Attica Vineyards

Attica Vineyards

Attica is highlighted distinctly in Greek mythology in regards to wine. It is where Dionysus, the god of wine, introduced winemaking to the Attican mortal Icarius in exchange for his hospitality.

Ironically, the legend says that when Icarius attempted to share the gift with his countrymen, they thought he had poisoned them because they were not used to being drunk and he was stoned to death.

Athens is the only European capital where vineyards and wineries lie so close to the city. Attica has a hot, dry Mediterranean climate with very low rainfall, particularly in summer. High sunshine hours and high temperatures mean that grapes ripen quickly. Moreover, this region is the birthplace of the renowned retsina wine. Journey through 6,500 ha of routes in one of the world’s oldest grapevine plantations and sample various labels in the cellars of local wineries.

Native and selected foreign varieties grow in the vineyards of Attica. White grape varieties have clearly prevailed over red ones in the area. This happened mostly because viticulturists have selected Savvatiano and Roditis two Greek varieties that flourish in 80% of Attica’s fields. Other cultivated varieties are Athiri, Vilana, White Muscat, Assyrtiko, Robola, Muscat of Alexandria, Muscat of Hamburg, Fileri and Malagouzia. Some of today’s best Greek red wines are made from varieties such as mandilaria and agiorgitiko, which grow well in Attica’s fertile land. However, more-modern Greek producers are beginning to experiment with different grape varieties such as Roditis and Assyrtico and lower levels of resin. Some international grape varieties such as Cabernet Sauvignon and Chardonnay are also grown in Attica, particularly in the mountainous north of the region where higher altitudes provide a cooler terrain for grape-growing.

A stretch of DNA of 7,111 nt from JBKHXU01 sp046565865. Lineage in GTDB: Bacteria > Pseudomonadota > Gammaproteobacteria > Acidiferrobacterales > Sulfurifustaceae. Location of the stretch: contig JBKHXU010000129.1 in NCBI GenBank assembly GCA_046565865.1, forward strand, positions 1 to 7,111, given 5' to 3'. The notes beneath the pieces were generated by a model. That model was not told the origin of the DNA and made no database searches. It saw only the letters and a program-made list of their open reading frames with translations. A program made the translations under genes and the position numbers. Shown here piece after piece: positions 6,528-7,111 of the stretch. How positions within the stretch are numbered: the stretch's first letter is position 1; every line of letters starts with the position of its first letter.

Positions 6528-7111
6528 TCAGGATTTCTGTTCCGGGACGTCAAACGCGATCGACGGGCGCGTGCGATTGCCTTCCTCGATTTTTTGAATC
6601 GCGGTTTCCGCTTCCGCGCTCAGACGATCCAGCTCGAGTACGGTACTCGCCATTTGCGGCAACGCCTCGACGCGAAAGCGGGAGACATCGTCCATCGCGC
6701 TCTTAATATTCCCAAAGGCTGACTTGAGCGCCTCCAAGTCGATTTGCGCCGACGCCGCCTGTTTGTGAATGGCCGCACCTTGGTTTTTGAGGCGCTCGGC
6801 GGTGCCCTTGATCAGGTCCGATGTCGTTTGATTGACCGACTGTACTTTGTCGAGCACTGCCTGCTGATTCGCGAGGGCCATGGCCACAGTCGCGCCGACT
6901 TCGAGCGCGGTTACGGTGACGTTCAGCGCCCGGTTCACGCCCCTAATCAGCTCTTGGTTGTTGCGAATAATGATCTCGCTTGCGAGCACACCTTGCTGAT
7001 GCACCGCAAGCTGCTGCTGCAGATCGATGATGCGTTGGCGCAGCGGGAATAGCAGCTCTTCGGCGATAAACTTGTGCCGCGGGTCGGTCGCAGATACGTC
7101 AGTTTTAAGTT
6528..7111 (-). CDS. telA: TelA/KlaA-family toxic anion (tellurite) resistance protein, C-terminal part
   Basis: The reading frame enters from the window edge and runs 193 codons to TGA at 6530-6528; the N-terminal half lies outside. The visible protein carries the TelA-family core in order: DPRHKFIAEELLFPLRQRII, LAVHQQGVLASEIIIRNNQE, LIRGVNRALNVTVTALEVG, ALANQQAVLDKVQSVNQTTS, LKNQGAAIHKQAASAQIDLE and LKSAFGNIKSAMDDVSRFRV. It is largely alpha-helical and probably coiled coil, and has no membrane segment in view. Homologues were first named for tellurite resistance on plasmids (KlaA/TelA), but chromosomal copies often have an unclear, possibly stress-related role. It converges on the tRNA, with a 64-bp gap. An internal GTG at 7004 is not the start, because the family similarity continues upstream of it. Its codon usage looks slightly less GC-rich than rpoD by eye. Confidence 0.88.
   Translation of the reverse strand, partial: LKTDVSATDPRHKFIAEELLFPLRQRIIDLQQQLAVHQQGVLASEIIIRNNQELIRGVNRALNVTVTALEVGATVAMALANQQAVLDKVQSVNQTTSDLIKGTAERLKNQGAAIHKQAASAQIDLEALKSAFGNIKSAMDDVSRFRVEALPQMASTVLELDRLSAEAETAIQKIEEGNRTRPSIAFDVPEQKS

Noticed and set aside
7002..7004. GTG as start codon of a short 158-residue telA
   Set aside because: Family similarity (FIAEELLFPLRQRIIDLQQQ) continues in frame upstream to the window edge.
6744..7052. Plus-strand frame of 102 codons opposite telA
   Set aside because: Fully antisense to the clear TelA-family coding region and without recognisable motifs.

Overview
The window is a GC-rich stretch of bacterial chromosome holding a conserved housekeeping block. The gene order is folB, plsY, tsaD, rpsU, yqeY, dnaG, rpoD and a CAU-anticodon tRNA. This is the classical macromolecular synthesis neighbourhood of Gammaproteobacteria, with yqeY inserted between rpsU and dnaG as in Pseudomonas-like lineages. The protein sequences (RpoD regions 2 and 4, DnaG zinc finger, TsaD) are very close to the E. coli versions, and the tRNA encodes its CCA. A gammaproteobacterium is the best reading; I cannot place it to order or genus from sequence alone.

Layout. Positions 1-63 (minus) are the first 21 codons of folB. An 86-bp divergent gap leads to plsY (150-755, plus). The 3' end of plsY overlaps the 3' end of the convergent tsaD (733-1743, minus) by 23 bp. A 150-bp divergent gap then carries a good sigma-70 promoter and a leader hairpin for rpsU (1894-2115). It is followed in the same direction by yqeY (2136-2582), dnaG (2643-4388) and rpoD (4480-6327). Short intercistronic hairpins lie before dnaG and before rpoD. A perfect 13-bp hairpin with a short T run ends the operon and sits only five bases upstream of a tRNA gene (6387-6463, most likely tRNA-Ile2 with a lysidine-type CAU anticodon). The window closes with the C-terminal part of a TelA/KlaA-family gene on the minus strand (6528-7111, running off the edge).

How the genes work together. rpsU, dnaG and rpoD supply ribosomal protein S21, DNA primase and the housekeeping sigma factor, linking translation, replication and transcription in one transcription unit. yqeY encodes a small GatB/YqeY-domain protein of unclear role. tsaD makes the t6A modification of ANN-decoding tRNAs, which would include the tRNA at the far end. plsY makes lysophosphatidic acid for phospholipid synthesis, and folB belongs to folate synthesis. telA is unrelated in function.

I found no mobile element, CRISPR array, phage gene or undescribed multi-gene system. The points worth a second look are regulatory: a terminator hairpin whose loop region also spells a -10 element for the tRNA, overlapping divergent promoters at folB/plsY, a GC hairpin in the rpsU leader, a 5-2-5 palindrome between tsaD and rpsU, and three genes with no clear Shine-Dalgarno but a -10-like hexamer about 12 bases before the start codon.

Attica's most famous wine is arguably Greece's as well: the strongly flavored resinous wine known as Retsina is made in the region. The resin-enriched wine boasts an unbroken history spanning 4,000 years. It was the trademark of Athens from the Interwar Period until the ‘60s. The ancient Greeks invented the use of pine resin in order to seal up the mouth of the vessel. Over time its special aroma would enrich the wine. It is produced from Savvatiano with added pine resins of the species Pinus Halepensis, whereas kokkineli – its rosé ‘counterpart’ is made from Roditis.